โ€œ๐‘‚๐‘“ ๐‘Ž๐‘™๐‘™ ๐‘กโ„Ž๐‘’ ๐‘’๐‘๐‘ข๐‘š๐‘’๐‘›๐‘–๐‘๐‘Ž๐‘™ ๐‘๐‘œ๐‘ข๐‘›๐‘๐‘–๐‘™๐‘ , ๐‘กโ„Ž๐‘–๐‘  ๐‘–๐‘  ๐‘กโ„Ž๐‘’ ๐‘œ๐‘›๐‘’ ๐‘คโ„Ž๐‘–๐‘โ„Ž ๐‘ค๐‘–๐‘ก๐‘›๐‘’๐‘ ๐‘ ๐‘’๐‘‘ ๐‘กโ„Ž๐‘’ ๐‘š๐‘œ๐‘ ๐‘ก ๐‘Ÿ๐‘Ž๐‘‘๐‘–๐‘๐‘Ž๐‘™ ๐‘โ„Ž๐‘Ž๐‘™๐‘™๐‘’๐‘›๐‘”๐‘’ ๐‘ก๐‘œ ๐‘๐‘Ž๐‘๐‘Ž๐‘™ ๐‘Ž๐‘ข๐‘กโ„Ž๐‘œ๐‘Ÿ๐‘–๐‘ก๐‘ฆ ๐‘œ๐‘› ๐‘กโ„Ž๐‘’ ๐‘๐‘Ž๐‘Ÿ๐‘ก ๐‘œ๐‘“ ๐‘กโ„Ž๐‘’ ๐‘’๐‘Ž๐‘ ๐‘ก๐‘’๐‘Ÿ๐‘› ๐‘’๐‘๐‘–๐‘ ๐‘๐‘œ๐‘๐‘Ž๐‘ก๐‘’. ๐‘๐‘œ ๐‘‘๐‘œ๐‘ข๐‘๐‘ก ๐‘กโ„Ž๐‘–๐‘  ๐‘–๐‘  ๐‘™๐‘Ž๐‘Ÿ๐‘”๐‘’๐‘™๐‘ฆ ๐‘‘๐‘ข๐‘’ ๐‘ก๐‘œ ๐‘กโ„Ž๐‘’ ๐‘“๐‘Ž๐‘๐‘ก ๐‘กโ„Ž๐‘Ž๐‘ก ๐‘กโ„Ž๐‘–๐‘  ๐‘ค๐‘Ž๐‘  ๐‘Ž๐‘™๐‘ ๐‘œ ๐‘กโ„Ž๐‘’ ๐‘œ๐‘›๐‘™๐‘ฆ ๐‘๐‘œ๐‘ข๐‘›๐‘๐‘–๐‘™ ๐‘–๐‘› ๐‘คโ„Ž๐‘–๐‘โ„Ž ๐‘กโ„Ž๐‘’ ๐‘’๐‘Ž๐‘ ๐‘ก๐‘’๐‘Ÿ๐‘› ๐‘๐‘–๐‘ โ„Ž๐‘œ๐‘๐‘  ๐‘ค๐‘’๐‘Ÿ๐‘’ ๐‘ข๐‘›๐‘–๐‘ก๐‘’๐‘‘ ๐‘Ž๐‘š๐‘œ๐‘›๐‘” ๐‘กโ„Ž๐‘’๐‘š๐‘ ๐‘’๐‘™๐‘ฃ๐‘’๐‘  ๐‘Ž๐‘›๐‘‘ ๐‘ค๐‘–๐‘กโ„Ž ๐‘กโ„Ž๐‘’ ๐‘’๐‘š๐‘๐‘’๐‘Ÿ๐‘œ๐‘Ÿ ๐‘Ž๐‘”๐‘Ž๐‘–๐‘›๐‘ ๐‘ก ๐‘กโ„Ž๐‘’ ๐‘๐‘œ๐‘๐‘’โ€ฆ ๐‘‡โ„Ž๐‘’ ๐‘๐‘œ๐‘ข๐‘›๐‘๐‘–๐‘™, ๐‘ข๐‘›๐‘‘๐‘’๐‘Ÿ ๐‘กโ„Ž๐‘’ ๐‘‘๐‘œ๐‘š๐‘–๐‘›๐‘Ž๐‘ก๐‘–๐‘œ๐‘› ๐‘œ๐‘“ ๐‘กโ„Ž๐‘’ ๐‘’๐‘š๐‘๐‘’๐‘Ÿ๐‘œ๐‘Ÿ, ๐‘‘๐‘’๐‘๐‘™๐‘Ž๐‘Ÿ๐‘’๐‘‘ ๐‘‰๐‘–๐‘”๐‘–๐‘™๐‘–๐‘ข๐‘  ๐‘’๐‘ฅ๐‘๐‘œ๐‘š๐‘š๐‘ข๐‘›๐‘–๐‘๐‘Ž๐‘ก๐‘’๐‘‘ ๐‘“๐‘œ๐‘Ÿ ๐‘‘๐‘’๐‘“๐‘ฆ๐‘–๐‘›๐‘” ๐‘กโ„Ž๐‘’ ๐‘’๐‘๐‘ข๐‘š๐‘’๐‘›๐‘–๐‘๐‘Ž๐‘™ ๐‘๐‘œ๐‘ข๐‘›๐‘๐‘–๐‘™, ๐‘Ž๐‘›๐‘‘ ๐‘๐‘Ÿ๐‘œ๐‘๐‘’๐‘’๐‘‘๐‘’๐‘‘ ๐‘ค๐‘–๐‘กโ„Ž๐‘œ๐‘ข๐‘ก โ„Ž๐‘–๐‘š ๐‘ก๐‘œ ๐‘๐‘œ๐‘›๐‘‘๐‘’๐‘š๐‘› ๐‘กโ„Ž๐‘’ โ€˜๐‘‡โ„Ž๐‘Ÿ๐‘’๐‘’ ๐ถโ„Ž๐‘Ž๐‘๐‘ก๐‘’๐‘Ÿ๐‘ โ€™. ๐‘ป๐’‰๐’† ๐’„๐’๐’–๐’๐’„๐’Š๐’ ๐’„๐’๐’–๐’๐’… ๐’‰๐’‚๐’“๐’…๐’๐’š ๐’‰๐’‚๐’—๐’† ๐’Ž๐’๐’“๐’† ๐’”๐’•๐’“๐’๐’๐’ˆ๐’๐’š ๐’†๐’™๐’‘๐’“๐’†๐’”๐’”๐’†๐’… ๐’Š๐’•๐’” ๐’“๐’†๐’‹๐’†๐’„๐’•๐’Š๐’๐’ ๐’๐’‡ ๐’•๐’‰๐’† ๐’‘๐’‚๐’‘๐’‚๐’ ๐’„๐’๐’‚๐’Š๐’Ž ๐’•๐’ ๐’…๐’†๐’‡๐’Š๐’๐’Š๐’•๐’Š๐’—๐’† ๐’•๐’†๐’‚๐’„๐’‰๐’Š๐’๐’ˆ ๐’‚๐’–๐’•๐’‰๐’๐’“๐’Š๐’•๐’š. โ€ฆ ๐‘‰๐‘–๐‘”๐‘–๐‘™๐‘–๐‘ข๐‘ โ€™๐‘  ๐‘ ๐‘ข๐‘๐‘๐‘’๐‘ ๐‘ ๐‘œ๐‘Ÿ๐‘  ๐‘œ๐‘› ๐‘กโ„Ž๐‘’ ๐‘๐‘Ž๐‘๐‘Ž๐‘™ ๐‘กโ„Ž๐‘Ÿ๐‘œ๐‘›๐‘’ ๐‘“๐‘’๐‘™๐‘ก ๐‘œ๐‘๐‘™๐‘–๐‘”๐‘’๐‘‘ ๐‘ก๐‘œ ๐‘ข๐‘โ„Ž๐‘œ๐‘™๐‘‘ ๐‘กโ„Ž๐‘’ ๐‘‘๐‘’๐‘๐‘–๐‘ ๐‘–๐‘œ๐‘›๐‘  ๐‘œ๐‘“ ๐‘กโ„Ž๐‘’ ๐‘๐‘œ๐‘ข๐‘›๐‘๐‘–๐‘™, ๐‘๐‘ข๐‘ก ๐‘กโ„Ž๐‘’๐‘ฆ ๐‘‘๐‘–๐‘‘ ๐‘ ๐‘œ ๐‘Ž๐‘ก ๐‘๐‘œ๐‘›๐‘ ๐‘–๐‘‘๐‘’๐‘Ÿ๐‘Ž๐‘๐‘™๐‘’ ๐‘๐‘œ๐‘ ๐‘ก ๐‘ก๐‘œ ๐‘กโ„Ž๐‘’ ๐‘๐‘Ÿ๐‘’๐‘ ๐‘ก๐‘–๐‘”๐‘’ ๐‘œ๐‘“ ๐‘กโ„Ž๐‘’ ๐‘๐‘Ž๐‘๐‘Ž๐‘๐‘ฆ ๐‘Ž๐‘›๐‘‘ ๐‘ก๐‘œ ๐‘กโ„Ž๐‘’ ๐‘ข๐‘›๐‘–๐‘ก๐‘ฆ ๐‘œ๐‘“ ๐‘กโ„Ž๐‘’ ๐‘ค๐‘’๐‘ ๐‘ก๐‘’๐‘Ÿ๐‘› ๐‘โ„Ž๐‘ข๐‘Ÿ๐‘โ„Ž, ๐‘ ๐‘–๐‘›๐‘๐‘’ ๐‘–๐‘ก ๐‘ก๐‘œ๐‘œ๐‘˜ ๐‘ค๐‘’๐‘™๐‘™ ๐‘œ๐‘ฃ๐‘’๐‘Ÿ ๐‘Ž ๐‘๐‘’๐‘›๐‘ก๐‘ข๐‘Ÿ๐‘ฆ ๐‘“๐‘œ๐‘Ÿ ๐‘กโ„Ž๐‘’ ๐‘๐‘œ๐‘๐‘’๐‘  ๐‘ก๐‘œ ๐‘Ÿ๐‘’๐‘๐‘œ๐‘›๐‘๐‘–๐‘™๐‘’ ๐‘™๐‘Ž๐‘Ÿ๐‘”๐‘’ ๐‘๐‘œ๐‘Ÿ๐‘ก๐‘–๐‘œ๐‘›๐‘  ๐‘œ๐‘“ ๐‘กโ„Ž๐‘’ ๐‘Š๐‘’๐‘ ๐‘ก ๐‘ก๐‘œ ๐‘คโ„Ž๐‘Ž๐‘ก ๐‘ค๐‘Ž๐‘  ๐‘ ๐‘’๐‘’๐‘› ๐‘๐‘ฆ ๐‘š๐‘Ž๐‘›๐‘ฆ ๐‘Ž๐‘  ๐‘Ž ๐‘๐‘’๐‘ก๐‘Ÿ๐‘Ž๐‘ฆ๐‘Ž๐‘™ ๐‘œ๐‘“ ๐‘กโ„Ž๐‘’ ๐ถ๐‘œ๐‘ข๐‘›๐‘๐‘–๐‘™ ๐‘œ๐‘“ ๐ถโ„Ž๐‘Ž๐‘™๐‘๐‘’๐‘‘๐‘œ๐‘›.โ€ (Magisterium: Teaching Authority in the Catholic Church, pages 68-69).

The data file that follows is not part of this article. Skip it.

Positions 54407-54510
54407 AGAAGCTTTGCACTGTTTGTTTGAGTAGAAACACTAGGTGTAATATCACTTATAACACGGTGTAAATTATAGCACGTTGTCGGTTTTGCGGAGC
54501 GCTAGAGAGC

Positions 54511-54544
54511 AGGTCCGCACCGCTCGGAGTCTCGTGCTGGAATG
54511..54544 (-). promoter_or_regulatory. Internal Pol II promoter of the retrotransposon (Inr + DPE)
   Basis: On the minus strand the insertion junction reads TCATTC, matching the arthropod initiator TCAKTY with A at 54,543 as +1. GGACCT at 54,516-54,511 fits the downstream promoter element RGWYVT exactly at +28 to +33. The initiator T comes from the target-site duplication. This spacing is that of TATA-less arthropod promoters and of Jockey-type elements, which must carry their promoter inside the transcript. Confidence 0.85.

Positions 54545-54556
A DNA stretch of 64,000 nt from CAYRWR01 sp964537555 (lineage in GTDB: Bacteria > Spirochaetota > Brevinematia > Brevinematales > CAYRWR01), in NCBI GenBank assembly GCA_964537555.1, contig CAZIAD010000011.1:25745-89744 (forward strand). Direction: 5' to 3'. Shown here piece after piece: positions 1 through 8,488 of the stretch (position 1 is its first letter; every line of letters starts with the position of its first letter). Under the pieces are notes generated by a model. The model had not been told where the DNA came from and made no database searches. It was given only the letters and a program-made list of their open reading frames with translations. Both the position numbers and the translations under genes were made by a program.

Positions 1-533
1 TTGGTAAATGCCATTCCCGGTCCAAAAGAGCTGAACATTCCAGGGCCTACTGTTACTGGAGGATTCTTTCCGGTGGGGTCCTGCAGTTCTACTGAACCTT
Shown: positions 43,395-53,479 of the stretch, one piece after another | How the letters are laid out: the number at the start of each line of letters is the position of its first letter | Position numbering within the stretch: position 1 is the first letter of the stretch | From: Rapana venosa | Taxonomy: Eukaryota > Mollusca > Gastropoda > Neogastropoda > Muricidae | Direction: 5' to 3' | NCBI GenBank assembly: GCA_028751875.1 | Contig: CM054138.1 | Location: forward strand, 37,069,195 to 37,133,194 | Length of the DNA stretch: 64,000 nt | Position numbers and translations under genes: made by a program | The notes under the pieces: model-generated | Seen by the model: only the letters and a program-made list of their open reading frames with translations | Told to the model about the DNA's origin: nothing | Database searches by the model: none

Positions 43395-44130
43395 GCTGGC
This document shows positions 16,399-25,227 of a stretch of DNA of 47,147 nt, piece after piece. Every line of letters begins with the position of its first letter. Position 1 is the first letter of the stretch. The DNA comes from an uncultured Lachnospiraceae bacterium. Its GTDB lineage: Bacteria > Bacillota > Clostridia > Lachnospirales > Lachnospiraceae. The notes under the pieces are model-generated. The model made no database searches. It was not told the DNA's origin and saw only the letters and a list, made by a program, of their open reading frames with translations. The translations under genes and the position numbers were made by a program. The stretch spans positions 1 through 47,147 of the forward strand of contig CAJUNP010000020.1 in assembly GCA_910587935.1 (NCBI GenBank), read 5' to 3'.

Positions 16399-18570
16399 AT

I have to admit, in my wrestling with the data, the 5th Council’s explicit denial of Papal supremacy has been the biggest puzzle for me, and I’ve not seen this resolved by any thus far in English. I have my own theories, included in my book, but more so in my Academia articles. There might be works in French or German that seek to tackle the issue that I don’t know about. I think Ignaz Von Dรถllinger’s criticism remains standing, from a historical standpoint, especially since it strikes at the heart of Newman’s concession that if he were to ever find a proven instance of a Pope seeking to teach the universal Church erringly (ex cathedra), that he would admit that his entire argument for Catholicism would be ground to powder.